The present invention can be better understood by con- 3,358,890 Patented Dec. 19, 1967 sidering the following text in accordance with the drawings wherein:
FIG. 1 is a schematic pictorial of a container to hold flowable material and the present capping and dispensing means mounted integrally therewith;
FIG. 2 is a schematic pictorial of part of the container of FIG. 1 with the present capping and dispensing means fixed in a dispensing mode;
FIG. 3 is a sectional view through the capping and dispensing means of FIG. 1 as indicated;
FIG. 4 is a sectional view similar to FIG. 3 excepting that the capping and dispensing means is in a dispensing mode;
FIGS. 5A and 5B are respectively top plan views of the configurations shown in FIGS. 3 and 4. 1
Referring to FIGURE 1, it can be seen that the capping and dispensing device 11 engages the container 13 which is adapted to hold flowable material. It should be noted that the present invention can be advantageously used with a container holding liquid, paste, granular aggregates and the like, as stated earlier, but for clarity of description will be described with a liquid container and a liquid as the flowable material, except where the feature is better illustrated by mentioning some other flowable material.
Assume then that container 13 is a bottle holding a liquid. The cap-dispenser 11 is shown in FIG. 1 in its non-flow arrangement. The housing means in the preferred embodiment is plastic but obviously could be any one of a number of rigid materials.
Bearing in mind that in the preferred embodiment the housing means of the cap-dispenser 11 is made of plastic, and in FIG. 1 a transparent plastic, certain features of the cap-dispenser 11 can be seen.
The cap-dispenser 11 is made of a base 15 and a rotatable turret member 17. As will be further explained hereinafter the turret 17 can be rotated around an elongation 19 of the base (which can be better seen in FIG. 4).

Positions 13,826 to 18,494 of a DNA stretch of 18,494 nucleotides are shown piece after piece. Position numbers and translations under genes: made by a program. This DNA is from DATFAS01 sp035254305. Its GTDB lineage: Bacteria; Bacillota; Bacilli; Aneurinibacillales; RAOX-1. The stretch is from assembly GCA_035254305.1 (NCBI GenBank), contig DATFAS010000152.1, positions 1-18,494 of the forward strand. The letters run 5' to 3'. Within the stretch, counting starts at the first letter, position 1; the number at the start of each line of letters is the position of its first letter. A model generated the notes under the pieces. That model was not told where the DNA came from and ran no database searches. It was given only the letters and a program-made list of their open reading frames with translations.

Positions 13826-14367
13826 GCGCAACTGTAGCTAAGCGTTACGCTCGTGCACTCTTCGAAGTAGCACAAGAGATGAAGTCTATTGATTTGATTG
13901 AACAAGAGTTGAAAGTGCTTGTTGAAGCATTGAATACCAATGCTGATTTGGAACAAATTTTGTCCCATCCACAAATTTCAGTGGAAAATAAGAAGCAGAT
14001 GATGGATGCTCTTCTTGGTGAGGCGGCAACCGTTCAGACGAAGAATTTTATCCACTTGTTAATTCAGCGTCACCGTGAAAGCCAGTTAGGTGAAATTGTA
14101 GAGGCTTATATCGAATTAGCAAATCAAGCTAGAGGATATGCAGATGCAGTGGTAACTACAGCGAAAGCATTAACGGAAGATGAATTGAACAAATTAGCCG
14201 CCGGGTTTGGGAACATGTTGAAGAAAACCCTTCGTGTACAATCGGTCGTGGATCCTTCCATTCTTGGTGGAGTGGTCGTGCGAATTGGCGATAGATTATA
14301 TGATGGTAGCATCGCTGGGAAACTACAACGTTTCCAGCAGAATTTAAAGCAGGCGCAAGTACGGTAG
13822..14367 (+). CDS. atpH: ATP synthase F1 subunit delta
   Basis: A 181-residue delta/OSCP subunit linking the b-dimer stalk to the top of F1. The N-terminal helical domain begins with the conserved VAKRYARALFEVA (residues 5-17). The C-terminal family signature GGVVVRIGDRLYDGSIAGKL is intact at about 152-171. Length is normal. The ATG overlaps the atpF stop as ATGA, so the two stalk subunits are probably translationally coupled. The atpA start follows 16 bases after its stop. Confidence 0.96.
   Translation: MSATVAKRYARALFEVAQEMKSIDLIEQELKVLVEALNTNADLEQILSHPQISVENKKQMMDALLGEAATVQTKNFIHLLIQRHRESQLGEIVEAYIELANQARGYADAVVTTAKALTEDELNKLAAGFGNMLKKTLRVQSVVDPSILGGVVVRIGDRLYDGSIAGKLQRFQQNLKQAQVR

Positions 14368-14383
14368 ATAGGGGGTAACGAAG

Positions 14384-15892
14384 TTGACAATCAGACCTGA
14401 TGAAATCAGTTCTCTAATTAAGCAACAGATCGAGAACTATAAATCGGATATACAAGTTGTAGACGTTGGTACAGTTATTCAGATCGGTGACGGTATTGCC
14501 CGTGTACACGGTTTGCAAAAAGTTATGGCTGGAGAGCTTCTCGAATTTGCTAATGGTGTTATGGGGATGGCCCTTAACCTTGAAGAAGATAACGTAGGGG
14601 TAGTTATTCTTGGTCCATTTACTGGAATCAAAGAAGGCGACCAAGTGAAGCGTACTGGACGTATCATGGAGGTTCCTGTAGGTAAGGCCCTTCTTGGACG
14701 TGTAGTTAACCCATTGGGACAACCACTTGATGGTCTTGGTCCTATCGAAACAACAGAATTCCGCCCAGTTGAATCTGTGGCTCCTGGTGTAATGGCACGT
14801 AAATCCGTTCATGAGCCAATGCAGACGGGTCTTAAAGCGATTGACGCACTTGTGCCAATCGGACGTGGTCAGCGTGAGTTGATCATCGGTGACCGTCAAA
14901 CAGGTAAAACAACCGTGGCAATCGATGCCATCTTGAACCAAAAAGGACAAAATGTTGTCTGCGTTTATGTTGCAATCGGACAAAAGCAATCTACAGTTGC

Further in FIG. 1 the spout 21 can be seen through the turret 17. It will be noted that when the cap-dispenser is in the non-flow mode, the spout 21 is sealed off from the ambient atmosphere due to the spout 21 being forced against the inner wall (the non-cut-out portion) of the turret 17. Such a feature is especially important if the present cap-dispenser is used with a paste material, for instance tooth paste or glue. It is only too well known that tooth paste will harden when exposed to air for a period of time. The sealing off of the spout keeps such paste material soft so that when the material from the container is used again it will flow out readily.
In addition, in FIG. 1 there is shown an air pressure opening 23. As will become more apparent hereinafter, when thhe turret is rotated to extend the spout into an outflow mode, the air pressure hole is lined up with a breather hole in the base (which ultimately opens into itihe container) to provide air pressure for the material to FIG. 2 shows the turret 17 rotated clockwise to the full extent of its excursion. As will be more fully described later, when the turret is rotated clockwise the spout 21 is pushed from the housing means and an aperture in its underside is aligned with an aperture in base 15. The aperture in base 15 opens into the container 13 and henceliquid can flow from the container, through the apertures and out of the spout 21. 1